There are a number of disciplinary cases under the Code involving sharing legal fees with nonlawyers. One of the most recent is Cincinnati Bar Ass’n v. Mullaney, 119 Ohio St.3d 412, 2008 Ohio 4541, 894 N.E.2d 1210, in which the three respondents, who provided legal services on behalf of homeowners in foreclosure proceedings, accepted a portion of the compensation paid by the homeowner/customers to a company in the business of attempting to avoid foreclosure; this arrangement violated DR 3-102(A). Another is Ohio State Bar Ass’n v. Jackel, 118 Ohio St.3d 186, 2008 Ohio 1981, 887 N.E.2d 340, where the lawyer and a company marketing estate-planning services split fees. This arrangement also violated DR 3-102(A). A similar result obtained in Columbus Bar Ass’n v. Willette, 117 Ohio St.3d 433, 2008 Ohio 1198, 884 N.E.2d 581, in which respondent paid a Michigan law firm 50% of the fees he received from each client referred to him by the firm pursuant to a contractual arrangement for the marketing of living trusts and other estate-planning packages. Note that the violation involved sharing fees with a law firm, but the Michigan firm had “no attorneys licensed to practice in Ohio,” id. at para. 13, and thus was considered a nonlawyer for 3-102 purposes. In Disciplinary Counsel v. Simonelli, 113 Ohio St.3d 215, 2007 Ohio 1535, 863 N.E.2d 1039, respondent violated DR 3-102(A) by sharing fees with an entity (whose president was a nonlawyer) that referred bankruptcy business to respondent. Accord Disciplinary Counsel v. Stranke, 110 Ohio St.3d 247, 2006 Ohio 4357, 852 N.E.2d 1202 (same). In Cleveland Bar Ass'n. v. Nosan, 108 Ohio St.3d 99, 2006 Ohio 163, 840 N.E.2d 1073, respondent shared fees with a business selling debt-management services to consumers, who were charged by respondent for establishing their repayment plan; 75% of the fee was forwarded to the nonlawyer business organization; this violated former OH DR 3-102(A). Because respondent was no longer associated with the business, the Court approved the Board's recommendation of a stayed six-month suspension.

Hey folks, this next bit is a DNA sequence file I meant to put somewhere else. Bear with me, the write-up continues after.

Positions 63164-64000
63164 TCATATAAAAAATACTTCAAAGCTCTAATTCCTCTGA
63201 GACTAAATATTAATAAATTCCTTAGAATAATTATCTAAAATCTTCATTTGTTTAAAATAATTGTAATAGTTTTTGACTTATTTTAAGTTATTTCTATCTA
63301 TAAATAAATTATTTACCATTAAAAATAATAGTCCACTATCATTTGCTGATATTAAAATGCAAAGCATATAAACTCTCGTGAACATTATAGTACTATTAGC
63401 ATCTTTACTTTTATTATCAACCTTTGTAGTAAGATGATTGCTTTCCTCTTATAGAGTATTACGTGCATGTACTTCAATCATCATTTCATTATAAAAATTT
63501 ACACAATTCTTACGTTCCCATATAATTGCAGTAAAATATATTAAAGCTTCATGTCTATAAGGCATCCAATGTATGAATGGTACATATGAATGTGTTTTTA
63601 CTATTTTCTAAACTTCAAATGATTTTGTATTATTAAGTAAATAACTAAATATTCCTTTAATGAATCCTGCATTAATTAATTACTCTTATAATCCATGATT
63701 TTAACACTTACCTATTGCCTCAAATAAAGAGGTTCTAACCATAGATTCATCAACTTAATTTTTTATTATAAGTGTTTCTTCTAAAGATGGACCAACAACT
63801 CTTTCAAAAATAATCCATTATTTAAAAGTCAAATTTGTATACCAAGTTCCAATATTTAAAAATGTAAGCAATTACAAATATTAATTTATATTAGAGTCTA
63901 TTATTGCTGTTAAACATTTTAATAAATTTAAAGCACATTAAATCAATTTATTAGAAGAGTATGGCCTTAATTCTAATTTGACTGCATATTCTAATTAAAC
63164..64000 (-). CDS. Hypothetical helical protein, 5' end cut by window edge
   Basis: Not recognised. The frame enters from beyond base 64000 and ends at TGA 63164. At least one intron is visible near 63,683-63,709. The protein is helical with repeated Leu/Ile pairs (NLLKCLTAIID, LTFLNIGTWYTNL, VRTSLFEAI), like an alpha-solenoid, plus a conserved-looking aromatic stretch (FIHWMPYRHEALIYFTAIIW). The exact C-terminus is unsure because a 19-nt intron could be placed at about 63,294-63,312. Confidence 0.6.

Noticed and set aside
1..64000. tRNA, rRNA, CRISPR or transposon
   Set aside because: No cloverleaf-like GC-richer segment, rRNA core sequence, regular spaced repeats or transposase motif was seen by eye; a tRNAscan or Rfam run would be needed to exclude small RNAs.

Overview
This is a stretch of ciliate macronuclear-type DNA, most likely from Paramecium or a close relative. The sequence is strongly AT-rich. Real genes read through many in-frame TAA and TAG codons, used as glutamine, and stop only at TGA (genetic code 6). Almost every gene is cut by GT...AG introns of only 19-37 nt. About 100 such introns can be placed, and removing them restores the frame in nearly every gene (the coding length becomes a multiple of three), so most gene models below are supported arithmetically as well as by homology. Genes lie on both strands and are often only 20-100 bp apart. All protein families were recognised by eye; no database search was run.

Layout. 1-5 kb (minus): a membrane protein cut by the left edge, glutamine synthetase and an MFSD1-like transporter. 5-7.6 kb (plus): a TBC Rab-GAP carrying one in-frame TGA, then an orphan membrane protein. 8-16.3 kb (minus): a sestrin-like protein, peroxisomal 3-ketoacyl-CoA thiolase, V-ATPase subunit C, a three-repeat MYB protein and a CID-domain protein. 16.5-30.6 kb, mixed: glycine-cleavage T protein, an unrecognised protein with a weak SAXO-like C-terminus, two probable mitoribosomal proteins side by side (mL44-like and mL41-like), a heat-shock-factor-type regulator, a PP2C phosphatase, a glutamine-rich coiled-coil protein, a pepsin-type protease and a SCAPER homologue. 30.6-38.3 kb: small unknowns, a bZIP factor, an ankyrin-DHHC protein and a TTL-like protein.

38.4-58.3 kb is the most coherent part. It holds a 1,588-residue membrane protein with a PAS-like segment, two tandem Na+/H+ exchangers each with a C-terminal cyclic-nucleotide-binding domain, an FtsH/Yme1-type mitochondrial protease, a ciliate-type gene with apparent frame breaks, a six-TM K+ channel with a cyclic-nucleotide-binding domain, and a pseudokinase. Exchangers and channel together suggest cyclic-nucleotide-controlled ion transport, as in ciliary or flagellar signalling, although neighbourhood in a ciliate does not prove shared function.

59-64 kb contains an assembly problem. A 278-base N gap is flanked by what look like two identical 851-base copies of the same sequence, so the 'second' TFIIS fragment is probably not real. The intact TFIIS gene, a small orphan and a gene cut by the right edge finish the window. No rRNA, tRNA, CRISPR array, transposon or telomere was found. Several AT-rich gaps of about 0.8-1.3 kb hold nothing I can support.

Columbus Bar Ass'n v. Fishman, 98 Ohio St.3d 172, 2002 Ohio 7086, 781 N.E.2d 204, concerned a respondent who contracted with an out-of-state nonlawyer organization ("AHC") that was engaged in the sale and marketing of living trusts. Respondent played no role in the initial contacts with prospective customers or clients. If, after initial contact, the customer agreed to pay for preparation of a living trust, AHC representatives had the person execute a fee and engagement agreement, and then collected a fee of $1,695, with the checks made out to respondent. Respondent endorsed the checks as necessary, and AHC deposited the funds in an out-of-state account that was not a client trust account. The trust documents were prepared by AHC and sent to respondent for his review. AHC "delivery agents" then met with the customer and had the necessary paperwork completed. At the same time, the delivery agents attempted to sell annuities to the customers. For each living trust sold, ACH paid respondent $150 for his participation. Not surprisingly, the Board found and the Court concurred that respondent "impermissibly shared fees with AHC . . . ." Id. at para. 17. For this and other OHCPR violations, respondent was suspended from practice for one year.